From the Archives: Fly by Night ISC Rush rules ignore proper decision-making procedures Sororities constantly emphasize the sincerity of their system, denying allegations that groups can be reduced to stereotypes and that sisterhood is often based on superficiality. Unfortunately, the Intersorority Council’s Rush rules, instead of eliminating the artificial element of sorority selection, likely perpetuate it. Though ISC is correct in seeking to prevent dirty Rush tactics, the strict, arcane and often eccentric Rush rules prohibit freshmen from making carefully considered, informed conclusions about sororities. When rules prohibit freshmen from socializing with more than three women of a particular sorority at one time, a practice known as “hot boxing,” women’s opinions are restricted to the behavior of a few members instead of the whole sorority. Rushees must also struggle through rules that restrict access to the sorority lodges and require three-day notification when a sorority member provides a ride outside the perimeter of Atlanta to a potential rushee. Such rules are intended to preserve as much objectivity and open-mindedness as possible in freshman women, but the result is something quite different. The notion that in four days a freshman woman can effectively and properly choose the sorority she will belong to for the rest of her life is ridiculous. Because the only opportunity for freshmen to interact with sorority sisters is limited to Novemberfest and Rush Week, it is more likely that outside perceptions and stereotypes will obstruct the decision-making process,
which is why freshman socialization will upperclass Greek women during the Fall semester is so critical. The rules in fact promote superficiality, not stop it. In past years the Interfraternity Council Rush rules were strict and inflexible — for instance freshman men were not allowed on Fraternity Row in the Fall semester — much like ISC’s rules. A move over the last several years, however, established more freedom for both freshman men and fraternity members. This move facilitated better communication and interaction between the two parties and allowed freshmen to attend fraternity parties, formal fraternity functions or simply spend an evening shooting pool with the brothers. As a result, freshman men have a better sense of whether or not they want to join the Greek system at all, and if so, which particular house. ISC should adjust its rules in a manner similar to IFC’s. This can be achieved by more formal and informal activities throughout the Fall semester. More ISC volunteer days, for example, could bring potential rushees and sororities together, while contributing to a good cause. Sororities should also be able to hold informal events such as off-campus parties. Omitting Rush rules that prohibit interaction is the first step to eradicating the major problems of Rush and will ultimately strengthen Emory’s Greek system. This Jan. 26, 1999, staff editorial represents the opinion of the Wheel Editorial Board.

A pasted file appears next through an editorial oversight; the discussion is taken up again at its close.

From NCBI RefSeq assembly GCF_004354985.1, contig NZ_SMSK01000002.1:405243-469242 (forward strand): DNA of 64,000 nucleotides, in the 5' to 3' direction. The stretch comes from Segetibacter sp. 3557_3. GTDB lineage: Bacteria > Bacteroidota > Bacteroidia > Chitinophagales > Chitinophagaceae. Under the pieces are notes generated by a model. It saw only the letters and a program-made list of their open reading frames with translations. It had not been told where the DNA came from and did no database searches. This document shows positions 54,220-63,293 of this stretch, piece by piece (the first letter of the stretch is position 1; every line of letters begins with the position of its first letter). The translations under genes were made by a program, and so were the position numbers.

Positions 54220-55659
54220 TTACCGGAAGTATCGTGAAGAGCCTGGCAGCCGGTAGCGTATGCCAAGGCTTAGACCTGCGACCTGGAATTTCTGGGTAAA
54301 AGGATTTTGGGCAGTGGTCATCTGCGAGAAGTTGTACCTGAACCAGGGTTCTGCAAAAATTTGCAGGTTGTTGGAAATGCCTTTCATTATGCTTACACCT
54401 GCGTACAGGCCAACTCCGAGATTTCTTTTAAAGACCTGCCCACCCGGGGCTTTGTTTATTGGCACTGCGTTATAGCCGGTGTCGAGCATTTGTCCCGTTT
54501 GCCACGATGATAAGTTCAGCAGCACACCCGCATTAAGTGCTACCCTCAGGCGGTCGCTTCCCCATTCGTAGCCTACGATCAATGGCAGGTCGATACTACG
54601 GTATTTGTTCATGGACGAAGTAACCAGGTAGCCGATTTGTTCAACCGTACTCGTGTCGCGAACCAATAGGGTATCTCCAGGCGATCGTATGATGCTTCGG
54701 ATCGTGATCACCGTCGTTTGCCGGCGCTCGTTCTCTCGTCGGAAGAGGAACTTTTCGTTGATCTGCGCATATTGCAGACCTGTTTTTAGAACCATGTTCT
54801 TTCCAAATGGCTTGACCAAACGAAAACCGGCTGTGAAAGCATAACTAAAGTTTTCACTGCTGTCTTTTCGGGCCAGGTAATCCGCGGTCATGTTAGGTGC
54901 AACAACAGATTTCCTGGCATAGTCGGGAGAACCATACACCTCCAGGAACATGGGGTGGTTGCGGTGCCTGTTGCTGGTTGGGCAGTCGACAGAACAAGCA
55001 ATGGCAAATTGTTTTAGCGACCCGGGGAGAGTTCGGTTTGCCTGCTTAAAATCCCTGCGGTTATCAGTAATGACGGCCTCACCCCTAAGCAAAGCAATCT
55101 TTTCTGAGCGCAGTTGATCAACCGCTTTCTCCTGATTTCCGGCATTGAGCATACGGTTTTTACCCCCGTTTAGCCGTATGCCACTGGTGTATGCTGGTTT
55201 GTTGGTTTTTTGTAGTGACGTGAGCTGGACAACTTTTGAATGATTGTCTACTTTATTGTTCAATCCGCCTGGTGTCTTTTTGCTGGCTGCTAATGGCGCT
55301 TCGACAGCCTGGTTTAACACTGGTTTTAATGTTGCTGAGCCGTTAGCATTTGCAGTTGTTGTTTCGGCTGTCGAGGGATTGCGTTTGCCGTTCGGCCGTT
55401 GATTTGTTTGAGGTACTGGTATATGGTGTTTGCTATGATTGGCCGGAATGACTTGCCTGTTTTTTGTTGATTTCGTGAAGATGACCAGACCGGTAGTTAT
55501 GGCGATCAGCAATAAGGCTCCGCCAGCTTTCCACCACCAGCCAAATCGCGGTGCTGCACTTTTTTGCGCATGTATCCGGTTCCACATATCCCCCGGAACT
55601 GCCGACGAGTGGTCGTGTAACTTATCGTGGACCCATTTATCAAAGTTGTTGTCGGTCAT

The Emory Wheel We teach in classrooms, help entrepreneurs take their businesses online, build apps to share healthcare information, and more. If you are inspired by impact that is hands-on, grassroots-driven and lasting, search for Volunteer openings at peacecorps.gov/openings.
CYNTHIA Peace Corps Volunteer, Nicaragua
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Arts Entertainment Wednesday, January 31, 2018 | Arts & Entertainment Editor: Devin Bog (email@example.com)